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Silas Marner (Dover Thrift Editions)by George Eliot
Synopses & Reviews
As a young man, Silas Marner shut himself off from the world after being wrongly accused of theft and losing the girl he loved. Much later in life, the lonely, embittered weaver experiences two jolting events: he is robbed of his meager hoard of gold and he becomes the guardian of Eppie, a little orphan girl who makes her way to his cottage one wintry night. Eppie grows into a charming young woman who cares for the alienated Silas, helping him find love and hope in his life.
First published in 1861, this classic English novel by George Eliot (pen name of Mary Anne Evans) is widely admired for its brevity and perfection of form. It has also long delighted students of literature and general readers alike with its masterly portrait of moral and psychological behavior in Victorian England, and with its mystery, intrigue, and heartwarming denouement.
Classic of English literature recounts the engrossing story of a lonely and embittered old man and the orphaned child who helps him find love and hope.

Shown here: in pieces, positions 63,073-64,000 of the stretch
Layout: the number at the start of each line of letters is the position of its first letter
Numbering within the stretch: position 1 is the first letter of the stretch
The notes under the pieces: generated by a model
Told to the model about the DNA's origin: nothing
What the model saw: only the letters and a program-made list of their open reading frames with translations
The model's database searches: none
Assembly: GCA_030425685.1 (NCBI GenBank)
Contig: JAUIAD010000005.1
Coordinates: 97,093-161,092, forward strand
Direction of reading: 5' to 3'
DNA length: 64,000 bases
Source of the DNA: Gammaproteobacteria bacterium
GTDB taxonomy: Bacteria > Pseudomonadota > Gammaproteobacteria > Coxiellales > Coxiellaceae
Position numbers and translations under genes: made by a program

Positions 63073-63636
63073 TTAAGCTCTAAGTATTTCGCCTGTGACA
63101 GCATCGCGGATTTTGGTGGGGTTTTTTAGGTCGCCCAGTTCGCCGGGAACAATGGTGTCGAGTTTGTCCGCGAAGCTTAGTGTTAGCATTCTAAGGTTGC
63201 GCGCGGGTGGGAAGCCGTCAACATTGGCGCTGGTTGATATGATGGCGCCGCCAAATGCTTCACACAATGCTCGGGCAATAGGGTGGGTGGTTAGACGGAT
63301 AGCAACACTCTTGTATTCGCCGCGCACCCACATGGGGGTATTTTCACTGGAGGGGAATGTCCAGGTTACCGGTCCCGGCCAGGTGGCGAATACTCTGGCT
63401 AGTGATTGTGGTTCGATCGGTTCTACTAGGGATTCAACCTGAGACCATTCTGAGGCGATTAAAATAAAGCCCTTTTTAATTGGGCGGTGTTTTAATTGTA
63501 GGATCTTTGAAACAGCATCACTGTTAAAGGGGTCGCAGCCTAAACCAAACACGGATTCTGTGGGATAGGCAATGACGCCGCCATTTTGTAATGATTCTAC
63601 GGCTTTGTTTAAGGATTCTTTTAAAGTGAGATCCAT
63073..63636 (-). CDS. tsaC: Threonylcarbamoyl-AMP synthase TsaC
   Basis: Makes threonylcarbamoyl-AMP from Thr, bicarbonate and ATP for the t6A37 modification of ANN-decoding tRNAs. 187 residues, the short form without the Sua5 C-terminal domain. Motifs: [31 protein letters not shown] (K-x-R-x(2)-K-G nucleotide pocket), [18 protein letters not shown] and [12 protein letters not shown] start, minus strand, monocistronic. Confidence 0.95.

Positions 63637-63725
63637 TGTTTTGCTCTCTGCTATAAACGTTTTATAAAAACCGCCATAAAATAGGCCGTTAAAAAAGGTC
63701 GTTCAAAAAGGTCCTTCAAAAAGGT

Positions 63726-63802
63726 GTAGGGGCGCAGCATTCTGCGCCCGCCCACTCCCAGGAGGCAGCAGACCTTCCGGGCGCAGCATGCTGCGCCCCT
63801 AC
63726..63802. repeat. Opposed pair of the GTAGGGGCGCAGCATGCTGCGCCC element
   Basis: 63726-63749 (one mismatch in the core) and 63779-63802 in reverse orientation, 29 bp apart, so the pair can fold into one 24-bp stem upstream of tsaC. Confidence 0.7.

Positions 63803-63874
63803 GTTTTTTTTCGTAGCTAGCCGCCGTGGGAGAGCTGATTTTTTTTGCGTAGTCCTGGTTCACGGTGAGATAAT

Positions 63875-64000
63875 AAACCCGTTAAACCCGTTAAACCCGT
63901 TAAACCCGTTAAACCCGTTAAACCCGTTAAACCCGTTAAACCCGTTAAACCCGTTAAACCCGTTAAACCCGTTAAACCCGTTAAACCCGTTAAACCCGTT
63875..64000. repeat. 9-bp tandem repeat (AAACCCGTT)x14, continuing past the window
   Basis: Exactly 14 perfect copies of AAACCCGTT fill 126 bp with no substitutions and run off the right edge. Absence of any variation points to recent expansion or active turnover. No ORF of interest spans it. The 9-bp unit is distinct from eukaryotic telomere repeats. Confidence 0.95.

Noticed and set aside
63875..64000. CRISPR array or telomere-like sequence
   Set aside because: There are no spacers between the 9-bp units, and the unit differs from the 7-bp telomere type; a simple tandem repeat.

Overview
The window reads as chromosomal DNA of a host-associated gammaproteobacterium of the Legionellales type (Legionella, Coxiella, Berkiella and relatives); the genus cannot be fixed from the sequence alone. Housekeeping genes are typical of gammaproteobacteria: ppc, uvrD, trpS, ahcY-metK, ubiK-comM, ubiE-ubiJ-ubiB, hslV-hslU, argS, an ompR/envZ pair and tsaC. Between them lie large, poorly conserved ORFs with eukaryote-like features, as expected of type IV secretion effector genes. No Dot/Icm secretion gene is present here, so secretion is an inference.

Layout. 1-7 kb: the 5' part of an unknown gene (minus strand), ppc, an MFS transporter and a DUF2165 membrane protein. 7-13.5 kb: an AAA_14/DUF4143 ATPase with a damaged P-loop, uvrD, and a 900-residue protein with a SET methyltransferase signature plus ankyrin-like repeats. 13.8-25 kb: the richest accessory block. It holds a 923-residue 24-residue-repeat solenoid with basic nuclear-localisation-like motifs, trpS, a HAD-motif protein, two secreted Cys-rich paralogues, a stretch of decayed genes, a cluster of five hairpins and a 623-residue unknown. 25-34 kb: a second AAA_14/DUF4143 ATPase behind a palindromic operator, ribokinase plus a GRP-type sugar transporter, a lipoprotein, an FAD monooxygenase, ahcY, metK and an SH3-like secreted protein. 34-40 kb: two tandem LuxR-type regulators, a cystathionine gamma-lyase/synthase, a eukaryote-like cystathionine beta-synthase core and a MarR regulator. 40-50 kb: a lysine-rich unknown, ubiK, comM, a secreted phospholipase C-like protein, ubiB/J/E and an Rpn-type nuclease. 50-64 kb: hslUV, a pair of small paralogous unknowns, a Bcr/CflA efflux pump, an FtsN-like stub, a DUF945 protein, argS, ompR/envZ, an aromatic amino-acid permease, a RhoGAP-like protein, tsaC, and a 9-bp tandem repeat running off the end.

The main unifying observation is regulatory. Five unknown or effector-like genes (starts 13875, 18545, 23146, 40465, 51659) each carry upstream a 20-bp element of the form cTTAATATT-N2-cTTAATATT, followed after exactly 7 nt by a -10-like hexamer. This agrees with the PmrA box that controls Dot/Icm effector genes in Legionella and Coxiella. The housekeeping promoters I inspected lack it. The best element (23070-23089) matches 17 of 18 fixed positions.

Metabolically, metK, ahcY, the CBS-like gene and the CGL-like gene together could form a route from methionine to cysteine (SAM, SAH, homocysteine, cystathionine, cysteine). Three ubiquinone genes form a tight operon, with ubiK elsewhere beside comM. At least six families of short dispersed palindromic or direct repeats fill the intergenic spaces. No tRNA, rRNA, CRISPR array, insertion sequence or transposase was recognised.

Silas Marner, a simple, religious man, angrily retreats from his community and church when he is unjustly accused of theft. In an isolated cottage, Silas spends his days weaving cloth and his nights sifting through the piles of gold he obsessively accumulates. Then, one New Year's Eve, a little girl, Eppie, appears at his home, and his life is miraculously transformed. Eliot's timeless tale includes an Introduction by David Carroll.
Engrossing tale — with a heartwarming denouement — of a lonely and embittered country weaver whose life is drastically changed when he becomes the guardian of an orphaned child. A masterly portrait of moral and psychological behavior in Victorian England, widely hailed for its brevity and perfection of form.
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